Run Dashboard as Current User

Product: PowerShellUniversal
Version: 2.1.2

How can you configure a dashboard to run as the currently logged in user?

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When you say currently logged on user, do you mean the user that is accessing the dashboard from the browser?

@adam that’s correct. I’d like to run a few scripts based on the user accessing the dashboard via web browser.

Gotcha. It’s currently not possible with the built in functionality of PSU. ASP.NET Core (the tech stack that PSU uses) does advertise this feature: Impersonating and Reverting | Microsoft Docs

It may be possible to achieve this with the integrated environment in PSU but would likely be a feature we’d have to implement. I’m happy to add it to the back log if that sounds like something that might be useful.

I’m not sure if impersonation is the route we would be able to take in our environment. I’ll need to look into that further.

The main goal is to have the dashboard only display a list of servers that the currently logged in user has access to and allow that user to execute a script on the server(s) they select. The plan was to take $env:CURRENTUSER and check that account’s AD security groups. From there, the user is able to run a script only of those they have access to.

@adam would it be possible to prompt the user for their SamAccountName like you have done in some of your ActiveDirectory dashboards, then throw their SamAccountName at AD to query their groups and from there display only the servers they have access to?

Drew

If you have windows authentication enabled, you can use the $User variable to access the current user’s name. It’s not running under their context but it does have access to user info.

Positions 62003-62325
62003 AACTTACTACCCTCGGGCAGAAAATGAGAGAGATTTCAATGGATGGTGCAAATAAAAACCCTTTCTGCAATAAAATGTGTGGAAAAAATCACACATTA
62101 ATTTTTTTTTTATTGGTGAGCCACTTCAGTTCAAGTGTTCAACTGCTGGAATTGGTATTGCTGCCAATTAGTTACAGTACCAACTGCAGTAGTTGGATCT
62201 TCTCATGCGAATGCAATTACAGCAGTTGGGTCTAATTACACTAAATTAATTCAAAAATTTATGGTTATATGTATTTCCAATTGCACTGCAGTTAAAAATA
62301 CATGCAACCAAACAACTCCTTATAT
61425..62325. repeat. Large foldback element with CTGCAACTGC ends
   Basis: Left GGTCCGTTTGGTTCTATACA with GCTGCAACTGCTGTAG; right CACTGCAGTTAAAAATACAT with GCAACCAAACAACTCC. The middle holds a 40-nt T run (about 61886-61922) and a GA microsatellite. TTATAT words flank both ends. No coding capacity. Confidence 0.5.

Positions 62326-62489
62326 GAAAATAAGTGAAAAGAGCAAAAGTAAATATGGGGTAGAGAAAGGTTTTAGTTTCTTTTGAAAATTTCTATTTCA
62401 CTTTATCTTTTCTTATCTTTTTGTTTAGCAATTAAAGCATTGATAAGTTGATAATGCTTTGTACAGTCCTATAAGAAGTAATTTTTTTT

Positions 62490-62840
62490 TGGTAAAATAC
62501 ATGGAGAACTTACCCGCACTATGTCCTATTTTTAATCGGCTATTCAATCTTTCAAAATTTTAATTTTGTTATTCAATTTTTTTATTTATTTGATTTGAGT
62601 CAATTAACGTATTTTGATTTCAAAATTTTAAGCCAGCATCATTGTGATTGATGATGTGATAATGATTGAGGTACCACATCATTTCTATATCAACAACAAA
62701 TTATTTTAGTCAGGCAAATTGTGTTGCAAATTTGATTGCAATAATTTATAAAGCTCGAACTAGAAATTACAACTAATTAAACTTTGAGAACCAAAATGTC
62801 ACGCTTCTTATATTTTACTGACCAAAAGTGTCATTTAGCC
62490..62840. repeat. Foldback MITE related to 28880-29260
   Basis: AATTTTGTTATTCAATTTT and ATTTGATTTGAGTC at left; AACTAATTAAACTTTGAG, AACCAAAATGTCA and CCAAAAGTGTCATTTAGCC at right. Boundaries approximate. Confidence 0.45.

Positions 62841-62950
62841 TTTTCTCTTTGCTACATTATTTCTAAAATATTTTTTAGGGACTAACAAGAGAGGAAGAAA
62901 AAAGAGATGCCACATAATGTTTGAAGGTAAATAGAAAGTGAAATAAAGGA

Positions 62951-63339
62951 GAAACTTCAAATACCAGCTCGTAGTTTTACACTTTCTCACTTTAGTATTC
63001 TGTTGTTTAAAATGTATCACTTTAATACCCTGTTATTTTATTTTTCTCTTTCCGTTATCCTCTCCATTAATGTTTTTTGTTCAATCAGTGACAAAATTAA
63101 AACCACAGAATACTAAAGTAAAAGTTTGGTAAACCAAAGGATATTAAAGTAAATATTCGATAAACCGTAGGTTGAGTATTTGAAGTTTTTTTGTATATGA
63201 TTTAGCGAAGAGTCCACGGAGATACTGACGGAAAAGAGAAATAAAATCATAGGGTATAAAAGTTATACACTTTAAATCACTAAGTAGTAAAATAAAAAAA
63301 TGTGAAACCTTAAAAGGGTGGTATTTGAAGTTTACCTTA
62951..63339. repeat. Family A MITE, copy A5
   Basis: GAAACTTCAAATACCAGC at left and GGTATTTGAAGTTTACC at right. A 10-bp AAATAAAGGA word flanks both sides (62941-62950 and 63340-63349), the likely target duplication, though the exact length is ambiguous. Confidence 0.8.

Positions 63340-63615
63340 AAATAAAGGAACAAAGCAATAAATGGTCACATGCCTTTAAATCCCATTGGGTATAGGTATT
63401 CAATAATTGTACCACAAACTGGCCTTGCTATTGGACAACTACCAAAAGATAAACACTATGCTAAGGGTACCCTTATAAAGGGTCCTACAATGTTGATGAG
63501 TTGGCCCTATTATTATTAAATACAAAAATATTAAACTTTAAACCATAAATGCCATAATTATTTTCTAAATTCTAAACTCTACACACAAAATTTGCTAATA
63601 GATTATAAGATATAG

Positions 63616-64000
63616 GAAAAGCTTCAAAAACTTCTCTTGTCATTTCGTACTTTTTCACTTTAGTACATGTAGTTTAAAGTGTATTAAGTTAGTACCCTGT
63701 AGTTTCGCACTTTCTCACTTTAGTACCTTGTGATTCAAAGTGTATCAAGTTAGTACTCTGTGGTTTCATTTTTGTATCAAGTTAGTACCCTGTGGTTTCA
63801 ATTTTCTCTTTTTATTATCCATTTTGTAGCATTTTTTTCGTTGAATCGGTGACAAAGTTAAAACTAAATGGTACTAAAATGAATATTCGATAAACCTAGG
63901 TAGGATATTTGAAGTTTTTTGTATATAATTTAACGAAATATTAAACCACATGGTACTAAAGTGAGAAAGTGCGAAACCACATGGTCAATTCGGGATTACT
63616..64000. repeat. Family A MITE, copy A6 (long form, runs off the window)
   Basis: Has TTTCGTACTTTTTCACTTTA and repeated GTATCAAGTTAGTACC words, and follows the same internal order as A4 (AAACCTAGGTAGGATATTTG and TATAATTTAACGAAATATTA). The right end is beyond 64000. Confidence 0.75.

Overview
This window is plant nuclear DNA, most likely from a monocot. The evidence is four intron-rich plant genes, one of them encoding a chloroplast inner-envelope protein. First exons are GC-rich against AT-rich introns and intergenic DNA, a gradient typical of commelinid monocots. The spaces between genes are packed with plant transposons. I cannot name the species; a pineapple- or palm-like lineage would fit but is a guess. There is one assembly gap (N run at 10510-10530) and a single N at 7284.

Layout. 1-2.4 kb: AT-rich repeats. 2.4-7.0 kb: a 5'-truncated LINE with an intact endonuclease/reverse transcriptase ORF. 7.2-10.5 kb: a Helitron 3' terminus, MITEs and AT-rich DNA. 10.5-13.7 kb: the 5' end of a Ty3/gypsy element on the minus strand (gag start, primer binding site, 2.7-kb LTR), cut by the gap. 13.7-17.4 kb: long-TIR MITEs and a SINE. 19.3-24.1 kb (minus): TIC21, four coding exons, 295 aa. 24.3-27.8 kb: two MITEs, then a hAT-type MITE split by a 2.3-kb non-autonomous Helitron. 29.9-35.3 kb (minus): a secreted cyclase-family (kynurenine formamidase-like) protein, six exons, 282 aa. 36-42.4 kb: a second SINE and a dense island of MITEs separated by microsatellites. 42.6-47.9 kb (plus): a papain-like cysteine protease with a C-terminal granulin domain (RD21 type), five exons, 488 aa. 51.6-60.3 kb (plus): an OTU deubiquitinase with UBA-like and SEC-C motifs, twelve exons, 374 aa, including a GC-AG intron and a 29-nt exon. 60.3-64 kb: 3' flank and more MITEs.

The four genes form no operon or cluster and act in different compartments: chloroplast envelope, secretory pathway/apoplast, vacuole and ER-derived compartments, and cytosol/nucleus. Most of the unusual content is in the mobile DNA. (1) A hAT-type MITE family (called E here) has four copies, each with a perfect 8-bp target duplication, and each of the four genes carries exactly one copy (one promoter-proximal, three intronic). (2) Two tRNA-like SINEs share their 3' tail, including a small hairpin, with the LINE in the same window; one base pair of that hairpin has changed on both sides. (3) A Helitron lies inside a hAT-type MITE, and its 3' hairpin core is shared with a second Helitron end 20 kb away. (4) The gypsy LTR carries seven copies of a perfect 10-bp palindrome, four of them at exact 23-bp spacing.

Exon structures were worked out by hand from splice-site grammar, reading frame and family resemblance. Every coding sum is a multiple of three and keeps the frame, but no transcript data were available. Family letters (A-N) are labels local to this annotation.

Thanks @adam . So far I’ve only received “Admin” (the account used to log into the PSU admin page) as the user instead of the user accessing the dashboard via web browser. I have authentication enabled on this dashboard (by going to my dashboard in the admin page, edit, authentication enabled) and tried to use $User. Do I need to modify the configuration files to allow Windows Authentication?

Yep! Here’s some info on how to enable Windows Auth: Security - PowerShell Universal

I think I’m still missing something. I’m still receiving “Admin” as the user launching the dashboard.

I have updated the appsettings json with Windows authentication set to true. File located at:
C:\Program Data\UniversalAutomation\appsettings.json

I have updated the web.config file forwardWindowsAuthToken to true located at:
C:\Program Data\PowerShellUniversal\Dashbaord\Components\UniversalDashbaord\2.7.0\web.config

I’ve installed the Windows Authentication feature and enabled it in IIS after disabling Autonomous Authentication

What else might I be looking over @adam?

This is the wrong path to the web.config file: C:\Program Data\PowerShellUniversal\Dashbaord\Components\UniversalDashbaord\2.7.0\web.config

You need to ensure you are updating the web.config in the installation folder. It’s where ever you unzipped the PowerShell Universal binaries. If you installed from MSI, that would be: C:\Program Files (x86)\Universal